At the very same time that its business environment was changing in this way, the house of Overend, Gurney and Co. faced a second challenge. The original managing partners retired, and a younger generation took the reins. It quickly became apparent that they lacked some of the distinctive Quaker qualities of their illustrious forebears. In contrast to the stern solidity of the fathers, the sons were precipitous in their decision-making, ambitious for the trappings of wealth, and – the most dangerous flaw of all in a banker – credulous. …
The intention of the Bank’s withdrawal of its lender of last resort facility from the bill brokers had been to discourage the riskier end of their discount business. At Overend, Gurney, however, it had exactly the opposite effect. The new partners lost no time in filling the firm’s portfolios with a succession of speculative, long-term, and high-risk investments.
In the space of two years, Overends’ annual profit of £200,000 had turned to a loss of £500,000. The new managers attempted to regain profitability by taking more risk. They made a bold foray into emerging market bonds, financed a port development in Ireland, and made a host of other long-term, speculative investments, the only unifying feature of which was that everyone was funded, as was the way with the bill brokers’ business model, by deposits from the commercial banks that could be withdrawn on demand. If, heaven forbid, there was to be a market panic, and the banks were to demand those deposits back, there was now no question that without support the firm would be exposed as insolvent.
By April 1865, the situation was becoming desperate, and the partners met to weigh up the options. It was clear that new capital was needed to make good the losses and supply the means to rebuild the firm’s fortunes. …[I] n the end, it was the oldest trick in the City’s books that was chosen: an initial public offering that would transform the partnership into a public company and thereby offload the problem on to that perennial saviour of the City insider’s bacon – the general public.
For the first few months of its existence, shares in the new limited liability company, Overend, Gurney and Co. Ltd., traded at a premium. But late in the year, the Bank felt it needed to put another squeeze on the market. Bank Rate was raised to 8 per cent, and at the beginning of January 1866 the first sign of distress appeared in a most unfortunate quarter. A middling boutique railway bond arranger went into default on liabilities of £1.5 million. As bad luck would have it, the name of the quite unrelated firm was Watson, Overend and Co. Now the ignorance of the market worked against Overends. A connection was assumed, and – just as a precaution – withdrawals began. It became known that the old partners were having to sell assets. The withdrawals accelerated. In two months, £2.5 million worth of deposits streamed out of Overends, even as loans continued to go bad and the general panic spread. In a final gamble, on 9 May, the management made an urgent and humiliating appeal to the Bank of England for emergency support. But a general crisis was in prospect, and to bail out one firm alone would open the Bank to unanswerable charges of encouraging moral hazard. The Governor’s response was therefore swift and unequivocal. There would be no lifeboat. At 3:30 p.m. on Thursday, 9 May 1866, Overend, Gurney and Co. Ltd. suspended payment. ….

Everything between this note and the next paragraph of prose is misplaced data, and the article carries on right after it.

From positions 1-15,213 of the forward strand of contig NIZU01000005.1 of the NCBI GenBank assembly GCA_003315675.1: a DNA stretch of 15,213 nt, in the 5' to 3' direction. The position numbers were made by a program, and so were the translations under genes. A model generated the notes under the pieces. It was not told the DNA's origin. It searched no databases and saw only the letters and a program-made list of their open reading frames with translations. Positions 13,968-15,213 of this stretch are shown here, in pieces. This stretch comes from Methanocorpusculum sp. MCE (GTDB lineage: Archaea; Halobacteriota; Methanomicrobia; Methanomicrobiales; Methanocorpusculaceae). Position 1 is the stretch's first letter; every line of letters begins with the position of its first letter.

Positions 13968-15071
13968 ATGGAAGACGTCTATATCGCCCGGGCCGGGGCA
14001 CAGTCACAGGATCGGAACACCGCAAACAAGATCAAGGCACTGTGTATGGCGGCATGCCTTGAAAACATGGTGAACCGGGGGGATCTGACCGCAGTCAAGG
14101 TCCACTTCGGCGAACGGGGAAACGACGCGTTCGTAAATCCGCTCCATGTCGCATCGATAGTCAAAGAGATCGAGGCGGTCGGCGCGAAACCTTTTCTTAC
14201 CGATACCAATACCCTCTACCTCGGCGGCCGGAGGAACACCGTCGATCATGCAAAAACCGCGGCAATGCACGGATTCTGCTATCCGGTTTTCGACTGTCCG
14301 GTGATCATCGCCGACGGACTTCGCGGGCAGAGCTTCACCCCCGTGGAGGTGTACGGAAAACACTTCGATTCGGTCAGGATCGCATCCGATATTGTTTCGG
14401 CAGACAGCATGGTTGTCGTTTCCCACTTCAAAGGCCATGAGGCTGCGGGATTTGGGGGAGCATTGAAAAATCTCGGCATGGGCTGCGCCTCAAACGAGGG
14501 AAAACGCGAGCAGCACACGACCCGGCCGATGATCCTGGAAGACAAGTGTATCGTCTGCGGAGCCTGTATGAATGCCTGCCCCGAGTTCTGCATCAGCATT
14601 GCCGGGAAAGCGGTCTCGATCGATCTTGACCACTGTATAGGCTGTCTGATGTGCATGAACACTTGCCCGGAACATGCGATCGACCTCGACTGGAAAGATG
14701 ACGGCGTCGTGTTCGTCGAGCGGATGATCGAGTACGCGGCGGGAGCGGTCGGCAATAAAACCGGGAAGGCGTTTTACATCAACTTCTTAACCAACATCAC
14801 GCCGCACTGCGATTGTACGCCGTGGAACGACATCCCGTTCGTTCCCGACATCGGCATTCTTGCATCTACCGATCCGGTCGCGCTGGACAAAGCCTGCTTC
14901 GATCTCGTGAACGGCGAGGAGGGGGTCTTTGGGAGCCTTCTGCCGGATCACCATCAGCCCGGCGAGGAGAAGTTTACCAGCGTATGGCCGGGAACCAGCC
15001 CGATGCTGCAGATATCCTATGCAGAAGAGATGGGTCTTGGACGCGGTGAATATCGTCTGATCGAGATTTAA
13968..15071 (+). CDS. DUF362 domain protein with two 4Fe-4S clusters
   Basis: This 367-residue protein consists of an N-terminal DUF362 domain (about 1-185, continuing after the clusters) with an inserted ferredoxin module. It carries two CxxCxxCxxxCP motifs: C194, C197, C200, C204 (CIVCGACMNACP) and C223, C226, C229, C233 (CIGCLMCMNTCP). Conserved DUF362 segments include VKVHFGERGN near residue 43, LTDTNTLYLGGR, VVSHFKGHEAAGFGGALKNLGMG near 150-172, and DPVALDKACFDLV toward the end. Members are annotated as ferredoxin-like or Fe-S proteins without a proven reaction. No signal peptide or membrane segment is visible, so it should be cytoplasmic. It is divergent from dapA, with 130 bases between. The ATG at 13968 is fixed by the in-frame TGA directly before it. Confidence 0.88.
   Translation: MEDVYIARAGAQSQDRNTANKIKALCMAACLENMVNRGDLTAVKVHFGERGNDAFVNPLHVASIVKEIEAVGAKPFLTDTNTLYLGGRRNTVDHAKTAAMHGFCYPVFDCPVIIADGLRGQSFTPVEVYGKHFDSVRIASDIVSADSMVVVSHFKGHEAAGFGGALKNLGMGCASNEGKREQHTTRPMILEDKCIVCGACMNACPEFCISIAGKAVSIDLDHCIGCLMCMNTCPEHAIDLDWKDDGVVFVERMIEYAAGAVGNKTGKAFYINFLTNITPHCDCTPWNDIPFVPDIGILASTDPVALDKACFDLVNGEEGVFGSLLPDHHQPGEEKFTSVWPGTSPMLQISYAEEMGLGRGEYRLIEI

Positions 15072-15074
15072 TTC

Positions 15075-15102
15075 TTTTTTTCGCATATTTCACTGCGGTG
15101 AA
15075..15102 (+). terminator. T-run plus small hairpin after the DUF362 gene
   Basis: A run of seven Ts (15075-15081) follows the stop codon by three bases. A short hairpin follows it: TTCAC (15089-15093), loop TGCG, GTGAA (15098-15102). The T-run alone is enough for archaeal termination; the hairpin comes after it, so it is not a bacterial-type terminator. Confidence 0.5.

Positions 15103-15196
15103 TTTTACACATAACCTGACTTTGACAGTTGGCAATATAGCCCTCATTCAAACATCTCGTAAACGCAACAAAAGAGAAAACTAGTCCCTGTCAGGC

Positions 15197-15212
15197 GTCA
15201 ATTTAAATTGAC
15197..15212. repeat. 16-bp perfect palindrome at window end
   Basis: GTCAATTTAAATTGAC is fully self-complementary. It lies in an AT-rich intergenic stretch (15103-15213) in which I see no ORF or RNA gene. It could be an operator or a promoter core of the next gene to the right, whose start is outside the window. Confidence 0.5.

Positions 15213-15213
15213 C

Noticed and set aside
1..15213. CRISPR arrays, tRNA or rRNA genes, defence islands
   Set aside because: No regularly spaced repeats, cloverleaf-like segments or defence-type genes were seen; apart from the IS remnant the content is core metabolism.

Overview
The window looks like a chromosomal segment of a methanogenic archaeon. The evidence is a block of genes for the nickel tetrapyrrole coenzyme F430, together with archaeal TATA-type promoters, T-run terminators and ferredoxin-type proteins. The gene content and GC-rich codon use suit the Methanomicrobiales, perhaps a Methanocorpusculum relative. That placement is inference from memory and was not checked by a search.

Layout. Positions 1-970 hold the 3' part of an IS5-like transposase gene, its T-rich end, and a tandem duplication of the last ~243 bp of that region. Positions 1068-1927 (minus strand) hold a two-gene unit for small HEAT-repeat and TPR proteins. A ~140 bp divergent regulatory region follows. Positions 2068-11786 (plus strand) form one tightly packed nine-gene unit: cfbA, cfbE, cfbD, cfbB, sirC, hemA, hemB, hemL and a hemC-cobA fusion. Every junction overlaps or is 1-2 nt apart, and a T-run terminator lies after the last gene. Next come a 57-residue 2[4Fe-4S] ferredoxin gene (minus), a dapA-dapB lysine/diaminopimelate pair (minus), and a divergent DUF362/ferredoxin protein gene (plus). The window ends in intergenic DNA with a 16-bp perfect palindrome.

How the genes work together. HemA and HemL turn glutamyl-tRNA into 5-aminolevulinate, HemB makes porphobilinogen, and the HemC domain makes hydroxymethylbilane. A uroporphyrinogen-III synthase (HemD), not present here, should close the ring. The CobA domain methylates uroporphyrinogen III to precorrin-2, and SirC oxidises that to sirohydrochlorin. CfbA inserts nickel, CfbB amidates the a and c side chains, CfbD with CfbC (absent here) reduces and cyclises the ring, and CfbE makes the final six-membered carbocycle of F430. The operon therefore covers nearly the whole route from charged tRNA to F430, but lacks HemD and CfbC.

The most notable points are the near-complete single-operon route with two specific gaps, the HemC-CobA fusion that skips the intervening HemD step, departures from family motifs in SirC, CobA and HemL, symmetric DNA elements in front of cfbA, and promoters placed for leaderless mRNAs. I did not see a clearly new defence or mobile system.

[A]s always, the real ramifications of the crisis were felt far beyond the medieval wards of the City of London and long after the acute panic had subsided…. More than a hundred and eighty bankruptcies were recorded in the three months following Black Friday. Unemployment rose from 2.6 per cent in 1866 to 6.3 per cent in 1867, and rose again in 1868 before a proper recovery took hold. Sectors that relied particularly heavily on credit, such as the global shipping industry operating from the wharfs of London’s East End, were especially badly affected. … All in all, it had been the greatest financial crash since 1825 – indeed, if only by virtue of the far more advanced development of the City and its international importance compared with that time, the greatest crash of all. Little wonder, then, that the editor of one contemporary journal, surveying the wreckage seven years later, called the collapse of Overend, Gurney which had sparked the catastrophe, ‘the model instance of all evil in business.’
MONEY: THE UNAUTHORISED BIOGRAPHY
Author: Felix Martin
Publisher: Bodley Head, Random House
Price: Rs 599